Thanksgiving has arrived, and with it the season of gratitude and giving.
The Thanksgiving holiday inaugurates the season of gratitude and giving, and there is so much to be thankful for at Impact Hub Boston. Taking a look around our bustling, ever-expanding coworking community, I see people who take time out of their days to help each other, celebrate each other’s wins, and console each other in times of loss. What I see is a tight-knit community fueled by passion and inspired by gratitude. With the holiday season quickly approaching, the timing could not be better to acknowledge and appreciate the kind actions that bring us together and learn more about how we can continue to practice gratitude in our professional and personal lives throughout the year.
What does it mean to practice gratitude?
Simply put, practicing gratitude happens when we take time to acknowledge our successes and the successes of others. Internally, you can practice gratitude by taking time to notice and reflect on the things in your life that you are thankful for. Externally, you can recognize others and say thank you. (For example, I noticed that you’re reading this blog post and I really appreciate it. Thank you!)
Why is it so important?
Did you know that researchers have conducted studies on the practice of gratitude? In one study based on more than 1,000 people aged 8 to 80, they found that people who regularly practice gratitude get better sleep, experience more positive emotions, feel more alive, express more compassion and kindness towards others, and get sick less often. These grateful individuals experienced increased energy, optimism, and empathy for others as well.
Beyond that, “gratitude facilitates a transformation; a before and after. It helps us create the transformations that we want to see in our lives,” says longtime gratitude guru Derrick Duplessy. In both personal and professional settings, Derrick believes that gratitude can be used as a tool. He says, “Whatever transformation you want to create, whether from lead to customer or acquaintance to friend, gratitude is a way to get there.”
How can you practice gratitude?
The benefits of practicing gratitude are numerous, and the best part? Practicing gratitude is not a hard thing to do. In fact, we have a 7 easy ideas here to get you started if you’re feeling like you want to amp up the thankfulness factor in your life.
- Keep a Daily Gratitude Journal. Track your personal and professional achievements and things that others have done that you are thankful for in your gratitude journal at the end of each day. In the morning of the next day, take a look back at your entry from the day before and let that success and kindness shine through into the day.
- Create Gratitude Habits. One way to do this is to challenge yourself to give at least one compliment to someone each day. After you have this down, you can increase the number of compliments you give each day. Another approach for this can be expressed in doing at least one selfless act for someone else each day. This can be as simple as taking out the garbage for your partner or holding the door open for a stranger.
- Make a Gratitude Jar. Put notes of gratitude into a jar and pick a special date or several dates each year to go through the jar.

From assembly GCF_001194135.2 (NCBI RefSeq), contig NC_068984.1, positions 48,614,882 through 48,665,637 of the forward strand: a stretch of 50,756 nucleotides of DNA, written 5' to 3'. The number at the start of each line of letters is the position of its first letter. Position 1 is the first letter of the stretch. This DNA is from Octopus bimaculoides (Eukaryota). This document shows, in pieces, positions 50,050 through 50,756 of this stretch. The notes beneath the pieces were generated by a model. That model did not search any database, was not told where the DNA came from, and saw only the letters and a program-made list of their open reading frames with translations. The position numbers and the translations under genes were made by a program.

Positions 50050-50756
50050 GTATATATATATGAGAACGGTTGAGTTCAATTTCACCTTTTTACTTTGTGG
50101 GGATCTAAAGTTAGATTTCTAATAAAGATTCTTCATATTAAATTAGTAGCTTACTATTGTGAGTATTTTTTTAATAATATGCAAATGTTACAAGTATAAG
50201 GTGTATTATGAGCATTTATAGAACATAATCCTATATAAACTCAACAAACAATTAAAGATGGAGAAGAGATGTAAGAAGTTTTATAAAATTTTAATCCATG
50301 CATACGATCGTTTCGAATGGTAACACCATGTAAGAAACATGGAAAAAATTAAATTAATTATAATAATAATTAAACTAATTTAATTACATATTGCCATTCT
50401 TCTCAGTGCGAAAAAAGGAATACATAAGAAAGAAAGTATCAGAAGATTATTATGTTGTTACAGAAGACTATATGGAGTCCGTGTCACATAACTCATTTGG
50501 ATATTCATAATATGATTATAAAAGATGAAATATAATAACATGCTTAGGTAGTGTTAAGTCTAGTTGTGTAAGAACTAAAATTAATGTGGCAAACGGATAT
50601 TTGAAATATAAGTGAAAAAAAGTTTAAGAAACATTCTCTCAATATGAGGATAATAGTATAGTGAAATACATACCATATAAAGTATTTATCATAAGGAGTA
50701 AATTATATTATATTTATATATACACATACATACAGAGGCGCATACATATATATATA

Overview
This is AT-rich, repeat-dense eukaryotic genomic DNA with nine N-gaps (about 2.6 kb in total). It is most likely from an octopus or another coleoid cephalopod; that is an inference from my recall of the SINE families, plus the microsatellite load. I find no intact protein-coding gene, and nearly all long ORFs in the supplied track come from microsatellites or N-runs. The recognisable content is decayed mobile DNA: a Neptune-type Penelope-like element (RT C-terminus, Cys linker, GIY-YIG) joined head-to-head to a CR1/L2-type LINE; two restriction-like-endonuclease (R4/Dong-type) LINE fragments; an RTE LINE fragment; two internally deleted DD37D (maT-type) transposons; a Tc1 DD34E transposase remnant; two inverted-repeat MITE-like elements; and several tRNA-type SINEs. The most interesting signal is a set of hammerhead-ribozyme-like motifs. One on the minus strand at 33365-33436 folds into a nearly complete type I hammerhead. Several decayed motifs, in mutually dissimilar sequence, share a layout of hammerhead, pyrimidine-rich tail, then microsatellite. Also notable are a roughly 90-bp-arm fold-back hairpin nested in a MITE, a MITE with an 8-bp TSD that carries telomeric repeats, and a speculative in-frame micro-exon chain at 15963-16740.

- Send Gratitude Emails, Texts, or Letters. Derrick challenged himself to this gratitude challenge and experienced some pretty amazing outcomes. He sent very short emails to a group of people that he hadn’t spoken to in a while simply asking them for an update on what they have been up to. This was an easy way to acknowledge others, and in effect it created an overwhelming circle of gratitude. You can read more about how he did this and the amazing results that came from it on his Gratefulness.org blog post.
- Turn Negatives into Positives and Weaknesses into Strengths. Identify something in your life that you view as a negative event. Ask yourself what you learned from this event that you may not have learned otherwise. Can you think of ways that you created positivity in your life through the experience, perhaps through the development of strength and resilience, gain of knowledge, or opportunities to educate others?
- Make a Positivity Vow. Challenge yourself to not complain, criticize or gossip for a week. Notice how you feel after the week, and see how long you can keep your positivity vow going.
- Join a Cause. Team up with others who care about something important to you and are working on making an actionable difference. You’ll feel the benefits of gratitude when you donate your time, resources, and/or skills to something you and others care about.
When you see what you’ve completed a gratitude challenge, perhaps inspired by one of the actions above, make sure that you take a moment to appreciate and acknowledge your own hard work. This in itself is a great way to double the gratitude you cultivated from completing the challenge in the first place.
When is the right time to practice gratitude?
How about right now? Practicing gratitude does not need to be reserved for holidays or special occasions. In fact, you may even get more out of giving thanks when it’s least expected. Get spontaneous and go after it. You will certainly delight others, and you may even surprise yourself with the way it makes you feel.
Happy Thanksgiving from Impact Hub Boston to you. We noticed your awesomeness, and we like it. Keep it up and have a wonderful holiday!